About Mormonism

Investigating Mormonism from many different angles

Nicety Niceness

Posted by nebula0 on September 26, 2008


Let me state from the outset that my purpose here is not to argue that Mormons are meaner than anyone else.  I don’t think that.  What I am going to argue though is that Mormons aren’t nicer than anyone else either.  I’d say if you could get into the heads of Mormons you’d discover that they are thoroughly human, no nicer or meaner than any other large group of people.

Now if you don’t know about Mormonism, the above might seem trivial to you, but consider this, when people talk about knowing Mormons, what is one of the things they are bound to share?  Probably something like: oh, they are so nice!  Now this was my reaction when I first got involved with the Mormon community, first as an investigator then as a new member.  It wasn’t the primary reason I got involved, but I thought they were some of the nicest people on the planet.  So what changed my mind?  Experience, that’s all, and not even bad, traumatic experience or anything like that.  Just everyday experience with lots of Mormons all over.  This is my discovery: what I call nicety niceness is a cultural element.  It’s like saying please and thank you if you are a polite person.  Mormon culture obligates people to avoid conflict (because, contention is of the devil, after all), and just be nice.  The Fundamentalist Latter-day Saints take this to an extreme with their women whose motto is “keep sweet”, a phrase which helps illuminate the larger Mormon culture.  So, smiling, avoiding contentious topics, a sense of eagerness, all of that are a part of what it is to be polite in Mormonism, and doesn’t necessarily reflect the inner attitudes of those speaking.  Why would I say this, you might ask.  The reason is because I’ve seen people be nicety nice to someone, and whether male or female, turn around and immediately gossip about them.  Actually this happened, well, a lot.  At first it was discouraging to me to realize that Mormons weren’t as nice as I thought, but then it was something of a relief to know that they weren’t robots after all.  Another thing I observed is that if one Mormon wanted to get someone else to do something, or find out why they are inactive, or cover some other potentially contentious ground, they tend to go round and round but never actually touch the topic they wanted to get to or only get there after ten minutes of nicety.  As you can imagine, this tends to lead to plenty of passive aggressiveness.  Mormons who have a problem bottle it up and take it out in bizarre ways, such as the cold shoulder.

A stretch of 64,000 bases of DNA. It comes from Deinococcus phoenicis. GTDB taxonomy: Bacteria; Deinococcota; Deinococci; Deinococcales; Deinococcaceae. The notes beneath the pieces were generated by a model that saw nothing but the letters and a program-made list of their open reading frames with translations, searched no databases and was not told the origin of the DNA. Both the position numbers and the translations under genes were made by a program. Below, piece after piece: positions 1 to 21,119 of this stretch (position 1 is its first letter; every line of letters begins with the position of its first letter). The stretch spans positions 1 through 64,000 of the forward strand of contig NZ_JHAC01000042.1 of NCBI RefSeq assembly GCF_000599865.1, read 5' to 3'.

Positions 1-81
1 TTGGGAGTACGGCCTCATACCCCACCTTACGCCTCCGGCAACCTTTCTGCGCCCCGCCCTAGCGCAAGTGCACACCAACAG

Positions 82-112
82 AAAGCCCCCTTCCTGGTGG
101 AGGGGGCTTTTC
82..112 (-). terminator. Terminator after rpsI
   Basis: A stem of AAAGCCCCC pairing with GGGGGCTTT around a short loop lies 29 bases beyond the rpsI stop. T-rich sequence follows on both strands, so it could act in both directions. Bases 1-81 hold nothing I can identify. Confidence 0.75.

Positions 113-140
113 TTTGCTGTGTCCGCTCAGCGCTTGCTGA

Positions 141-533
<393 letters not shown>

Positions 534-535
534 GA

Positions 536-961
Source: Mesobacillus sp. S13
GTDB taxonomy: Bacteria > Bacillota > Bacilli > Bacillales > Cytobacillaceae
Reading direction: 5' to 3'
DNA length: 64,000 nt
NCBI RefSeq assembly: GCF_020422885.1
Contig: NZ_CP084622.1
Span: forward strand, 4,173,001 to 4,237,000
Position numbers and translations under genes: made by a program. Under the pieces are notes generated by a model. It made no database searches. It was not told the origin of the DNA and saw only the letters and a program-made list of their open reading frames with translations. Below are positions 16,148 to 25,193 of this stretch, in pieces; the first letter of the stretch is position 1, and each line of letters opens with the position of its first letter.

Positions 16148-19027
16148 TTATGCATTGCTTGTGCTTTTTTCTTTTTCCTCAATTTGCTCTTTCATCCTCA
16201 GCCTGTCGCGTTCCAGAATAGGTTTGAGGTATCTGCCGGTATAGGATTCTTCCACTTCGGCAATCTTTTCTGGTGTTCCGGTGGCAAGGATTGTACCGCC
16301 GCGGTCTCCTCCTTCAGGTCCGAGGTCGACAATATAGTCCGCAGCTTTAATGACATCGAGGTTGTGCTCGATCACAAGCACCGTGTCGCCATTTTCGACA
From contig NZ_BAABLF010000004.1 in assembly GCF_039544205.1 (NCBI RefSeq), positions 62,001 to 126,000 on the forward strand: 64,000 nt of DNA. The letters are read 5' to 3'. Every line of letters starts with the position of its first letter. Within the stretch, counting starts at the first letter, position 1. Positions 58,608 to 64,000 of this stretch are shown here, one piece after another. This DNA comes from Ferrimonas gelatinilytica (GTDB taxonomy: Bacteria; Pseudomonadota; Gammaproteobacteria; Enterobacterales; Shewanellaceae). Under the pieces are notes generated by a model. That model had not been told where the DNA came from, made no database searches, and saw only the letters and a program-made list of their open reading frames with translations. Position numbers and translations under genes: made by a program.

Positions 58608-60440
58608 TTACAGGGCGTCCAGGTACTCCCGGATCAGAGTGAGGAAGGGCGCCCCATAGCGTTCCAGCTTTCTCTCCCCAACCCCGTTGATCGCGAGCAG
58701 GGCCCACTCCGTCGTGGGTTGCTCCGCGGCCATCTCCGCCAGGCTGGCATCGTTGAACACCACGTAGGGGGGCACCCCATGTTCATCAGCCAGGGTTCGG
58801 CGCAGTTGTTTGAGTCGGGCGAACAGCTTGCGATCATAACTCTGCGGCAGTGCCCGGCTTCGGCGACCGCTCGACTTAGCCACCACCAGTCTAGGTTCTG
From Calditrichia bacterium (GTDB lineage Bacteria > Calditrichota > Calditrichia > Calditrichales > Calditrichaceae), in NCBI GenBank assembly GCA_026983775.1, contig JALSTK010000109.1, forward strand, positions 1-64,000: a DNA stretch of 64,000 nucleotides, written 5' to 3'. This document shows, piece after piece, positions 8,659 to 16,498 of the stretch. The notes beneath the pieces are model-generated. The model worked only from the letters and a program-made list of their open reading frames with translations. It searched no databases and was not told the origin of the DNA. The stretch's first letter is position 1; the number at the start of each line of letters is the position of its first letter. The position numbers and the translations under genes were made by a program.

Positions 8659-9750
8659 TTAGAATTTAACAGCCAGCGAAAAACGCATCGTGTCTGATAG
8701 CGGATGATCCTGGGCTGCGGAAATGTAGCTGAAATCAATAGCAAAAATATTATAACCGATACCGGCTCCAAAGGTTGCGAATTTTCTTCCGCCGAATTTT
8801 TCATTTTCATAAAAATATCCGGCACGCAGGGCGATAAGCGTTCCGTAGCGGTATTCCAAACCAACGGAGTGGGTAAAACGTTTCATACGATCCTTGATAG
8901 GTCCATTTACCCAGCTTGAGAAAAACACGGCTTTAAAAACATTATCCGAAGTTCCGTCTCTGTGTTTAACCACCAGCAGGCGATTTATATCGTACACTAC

In short, if you are going to become a Mormon, one of the best things you can do is be someone not afraid of a little conflict because then you can get away with doing whatever you want.  Chances are, no one will quite know how to deal with that.  I much prefer just coming out and saying whatever it is you mean, even if it isn’t nicety.  I’m certain that this is one of the major reasons Mormons think everyone else is so darned mean because in other Christian cultures (especially the reformed, I’ve noticed) it isn’t considered rude at all to “state things as you see them”.  So you’ll see Mormons and some kind of other Christian apologists going back and forth, the Mormons aghast that someone would be so darned mean, and why are they trying to pull other people down and and… while the Christian apologist starts to accuse the Mormon of being brainwashed because why else would they avoid the topic?  and both sides don’t get it.  In Mormon culture you have to be nicety nice to have effective communication, no matter how distasteful or simply annoying you may personally find it.  If you don’t, the other person assumes you are a rude brute, that doesn’t mean that they are brainwashed or anything else, it means that you are ineffectively communicating with Mormonism.

How did this all come about?  A few things: Mormons are supposed to be really, really happy.  It’s part of the gospel in Mormonism, man is that he might have joy.  If you are not happy, then you aren’t doing something right.  Hence, act happy, all of the time (and plenty of Mormons are not afraid of taking anti depressants either, however you want to interpret the fact, Utah is the anti depressant capital of the country– I don’t think Mormons are any more, or less happy than the average outside person either).  For example, take the saying that goes something like “no outside success can compensate for failure at home”- family harmony and happiness is considered in the complete control of the parents, particularly the father and so if it lacking it is all his fault, so darn it, act happy.   Another element is that there ought to be total harmony amongst the Saints, after all, they are part of the one true church on the face of the planet led by a living prophet.  Contention, any contention, is from Satan.